Significant and Positive Milestones

    Europe's actions to help the European countries facing the crisis are numerous but mostly focused on the economy, since health policies are entirely the responsibility of states, with limited exceptions: the Commission and the Parliament may issue some recommendations and the European Union Solidarity Fund can respond to major natural disasters.

    Nonetheless, the following list of actions which have been carried out or are being considered gives a list of significant achievements:

    • Joint repatriation of European citizens stranded outside its borders.
    • Suspension of the provisional freeze on resources allocated to the European budget, which has led to allocating up to 7.5 billion euros for hospitals.
    • Emergency allocation of a 140 million Euros budget towards research on Covid 19, including a vaccine.
    • Release of 800 million euros from the European Union Solidarity Fund.
    • Implementation of a limitation of medical exports outside of European borders if internal needs are not covered.
    • Closure of the Schengen area and of the external borders of the EU from March 17 to May 15.
    • Possibility of closing national borders, without stopping the circulation of essential supplies.
    • Exception to the 3% public deficit rule.
    • Repurchase of debts of European states by the European Central Bank up to 750 billion euros.
    • 200 billion Euros loans by the European Investment Bank to support businesses in trouble.
    • Mobilization of the European Stability Mechanism to guarantee loans from member states up to 240 billion Euros.
    • SURE mechanism guaranteeing loans up 100 billion to mitigate unemployment risks in member states.
    • Plan to double the European budget from 1% to 2% of European GDP.

    Obvious shortcomings and failures

    The most serious failure is the lack of solidarity and sharing of health supplies: European states have competed on the market for masks, drugs, equipment instead of making common cause. This has had a heavy impact on the supply itself and on the capacity to negotiate prices. In the absence of clear sharing rules, we do not give to our neighbours what we may need in the near future. It is appropriate to recall a historic precedent: during the war of 1914-1918 and in 1939-1940, France and Great Britain had entirely pooled their logistical means and supplies on the international markets, putting in place a mechanism of equitable distribution between the two countries. Jean-Monnet, who would become one of the European founding fathers, was one of the French officials involved in the scheme in the two wars.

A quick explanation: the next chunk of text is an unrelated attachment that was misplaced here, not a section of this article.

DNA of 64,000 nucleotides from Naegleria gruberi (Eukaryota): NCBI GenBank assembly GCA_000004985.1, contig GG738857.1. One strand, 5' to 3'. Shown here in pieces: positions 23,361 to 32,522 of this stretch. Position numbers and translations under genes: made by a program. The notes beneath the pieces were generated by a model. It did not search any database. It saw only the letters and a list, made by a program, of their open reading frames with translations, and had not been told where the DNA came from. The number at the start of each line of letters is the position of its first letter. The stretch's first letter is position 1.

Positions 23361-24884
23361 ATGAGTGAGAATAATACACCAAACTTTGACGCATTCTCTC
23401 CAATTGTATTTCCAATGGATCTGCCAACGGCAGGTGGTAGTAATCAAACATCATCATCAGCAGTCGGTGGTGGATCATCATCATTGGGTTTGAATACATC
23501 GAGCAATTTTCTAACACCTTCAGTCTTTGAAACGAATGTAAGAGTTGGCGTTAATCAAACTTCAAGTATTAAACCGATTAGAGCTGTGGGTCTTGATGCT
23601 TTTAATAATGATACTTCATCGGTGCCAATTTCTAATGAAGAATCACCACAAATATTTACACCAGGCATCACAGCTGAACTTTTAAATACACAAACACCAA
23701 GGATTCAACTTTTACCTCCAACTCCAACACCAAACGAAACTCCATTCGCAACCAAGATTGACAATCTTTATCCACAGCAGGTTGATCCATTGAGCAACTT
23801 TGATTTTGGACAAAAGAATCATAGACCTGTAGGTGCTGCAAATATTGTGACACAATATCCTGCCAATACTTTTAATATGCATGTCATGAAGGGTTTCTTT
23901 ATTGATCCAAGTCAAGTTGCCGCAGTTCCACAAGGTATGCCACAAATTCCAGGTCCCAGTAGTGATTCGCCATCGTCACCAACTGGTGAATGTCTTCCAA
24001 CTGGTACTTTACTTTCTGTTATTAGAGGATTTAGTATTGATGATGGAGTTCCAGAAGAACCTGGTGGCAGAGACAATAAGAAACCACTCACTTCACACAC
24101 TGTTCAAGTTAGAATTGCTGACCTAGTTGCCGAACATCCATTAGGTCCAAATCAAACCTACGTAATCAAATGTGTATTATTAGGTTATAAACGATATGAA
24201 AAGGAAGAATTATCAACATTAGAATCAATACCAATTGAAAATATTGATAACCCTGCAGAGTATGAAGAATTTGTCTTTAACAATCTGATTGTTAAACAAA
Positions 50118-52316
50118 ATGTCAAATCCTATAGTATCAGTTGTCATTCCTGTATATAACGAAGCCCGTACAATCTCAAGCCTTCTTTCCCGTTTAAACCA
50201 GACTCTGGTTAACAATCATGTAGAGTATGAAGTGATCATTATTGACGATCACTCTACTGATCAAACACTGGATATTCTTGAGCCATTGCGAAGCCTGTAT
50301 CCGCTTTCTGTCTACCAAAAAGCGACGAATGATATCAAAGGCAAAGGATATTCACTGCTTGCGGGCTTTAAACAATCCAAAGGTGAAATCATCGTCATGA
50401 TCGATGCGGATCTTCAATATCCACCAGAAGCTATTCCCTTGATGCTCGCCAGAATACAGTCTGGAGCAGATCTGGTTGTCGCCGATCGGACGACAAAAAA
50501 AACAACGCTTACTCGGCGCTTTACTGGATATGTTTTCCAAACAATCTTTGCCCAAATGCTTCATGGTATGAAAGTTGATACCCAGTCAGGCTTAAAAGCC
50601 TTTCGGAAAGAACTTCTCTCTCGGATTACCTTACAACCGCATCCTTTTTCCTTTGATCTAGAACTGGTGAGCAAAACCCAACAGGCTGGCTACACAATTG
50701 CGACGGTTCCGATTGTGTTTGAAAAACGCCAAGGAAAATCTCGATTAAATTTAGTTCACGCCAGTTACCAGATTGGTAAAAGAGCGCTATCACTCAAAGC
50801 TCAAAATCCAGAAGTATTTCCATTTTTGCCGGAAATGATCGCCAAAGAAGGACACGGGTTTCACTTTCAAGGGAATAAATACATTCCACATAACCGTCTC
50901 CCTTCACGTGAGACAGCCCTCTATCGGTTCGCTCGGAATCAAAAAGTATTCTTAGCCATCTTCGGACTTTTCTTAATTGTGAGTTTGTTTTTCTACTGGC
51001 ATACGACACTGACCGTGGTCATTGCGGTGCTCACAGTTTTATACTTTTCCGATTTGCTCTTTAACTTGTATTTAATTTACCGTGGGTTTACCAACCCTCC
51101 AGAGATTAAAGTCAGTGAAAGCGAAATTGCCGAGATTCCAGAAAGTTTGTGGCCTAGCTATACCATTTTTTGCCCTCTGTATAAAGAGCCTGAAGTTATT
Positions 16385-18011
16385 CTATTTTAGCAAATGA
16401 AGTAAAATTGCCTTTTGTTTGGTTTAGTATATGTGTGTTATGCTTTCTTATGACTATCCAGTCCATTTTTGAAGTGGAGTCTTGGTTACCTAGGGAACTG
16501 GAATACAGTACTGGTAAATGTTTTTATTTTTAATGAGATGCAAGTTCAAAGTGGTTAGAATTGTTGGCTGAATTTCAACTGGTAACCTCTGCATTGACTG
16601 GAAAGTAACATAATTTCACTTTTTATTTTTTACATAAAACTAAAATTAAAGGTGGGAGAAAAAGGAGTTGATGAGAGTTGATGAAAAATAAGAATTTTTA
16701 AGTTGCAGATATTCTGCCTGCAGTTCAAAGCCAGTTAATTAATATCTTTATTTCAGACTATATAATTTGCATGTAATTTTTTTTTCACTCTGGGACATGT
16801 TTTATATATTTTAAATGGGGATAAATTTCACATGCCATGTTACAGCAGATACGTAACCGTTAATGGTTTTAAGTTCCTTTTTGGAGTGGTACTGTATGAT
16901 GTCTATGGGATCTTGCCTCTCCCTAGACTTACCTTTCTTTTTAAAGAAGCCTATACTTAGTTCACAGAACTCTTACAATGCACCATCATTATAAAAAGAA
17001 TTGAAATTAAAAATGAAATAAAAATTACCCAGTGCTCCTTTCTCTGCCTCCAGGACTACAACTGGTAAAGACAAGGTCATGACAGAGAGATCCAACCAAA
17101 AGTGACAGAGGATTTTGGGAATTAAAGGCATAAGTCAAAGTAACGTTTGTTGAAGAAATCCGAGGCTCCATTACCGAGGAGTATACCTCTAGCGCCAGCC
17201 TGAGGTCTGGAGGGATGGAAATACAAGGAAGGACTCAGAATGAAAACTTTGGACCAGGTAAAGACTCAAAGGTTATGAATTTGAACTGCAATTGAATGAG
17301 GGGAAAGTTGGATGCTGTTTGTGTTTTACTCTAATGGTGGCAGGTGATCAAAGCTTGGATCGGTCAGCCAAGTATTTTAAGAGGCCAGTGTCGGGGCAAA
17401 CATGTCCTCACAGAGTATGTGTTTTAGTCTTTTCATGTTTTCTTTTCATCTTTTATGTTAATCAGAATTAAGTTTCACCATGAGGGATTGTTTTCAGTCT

In the absence of a European health agency, one attempt was initiated by France which initiated the "Discovery programme" of clinical trials of coronavirus drugs. This study was not relayed in Europe, other countries have instead joined the Solidarity clinical trial programme piloted by the World Health Organisation - and can certainly not be faulted for having done so.

    The direct borrowing capacity of the European Union, Europe, in other words its capacity to emit Eurobonds, was opposed by the established stumbling block of Northern "virtuous" Europe, which is against any sharing of the financial burden without a strict control of budget deficits, while southern Europe countries, who are experiencing deeper financial problems, were in favour of the Eurobond mechanism. The lack of Eurobonds leads to uneven borrowing rates by Member States (the "spread") which in turn induce varying crisis response capacities in different countries.

    The urgency of the situation did not significantly accelerate the negotiation and decision-making processes of the European Council. Proposals by the EU Commission must be approved by heads of state, sometimes by the European Parliament or by national parliaments. The European Union is dependent on Member States and their democratic institutions, with a very low budget of its own. Thus the European Institutions are not well suited to handle situations of crisis.

    But Member States are in hardly better shape. Although Health Policies are within their exclusive competence, they have shown, to varying degrees, their unpreparedness (in particular the lack of ICU beds and in handling homes for elderly people. National bureaucracies have been slow to react. Without calling into question the principle of subsidiarity leaving health policies to Member States, it is urgent to help the European Union to acquire bring more agility and to show more solidarity in the face of crises that are sure to happen again - but of course differently.

    by Michel Marian and Bernard Wach

    Updated on 24/06/2020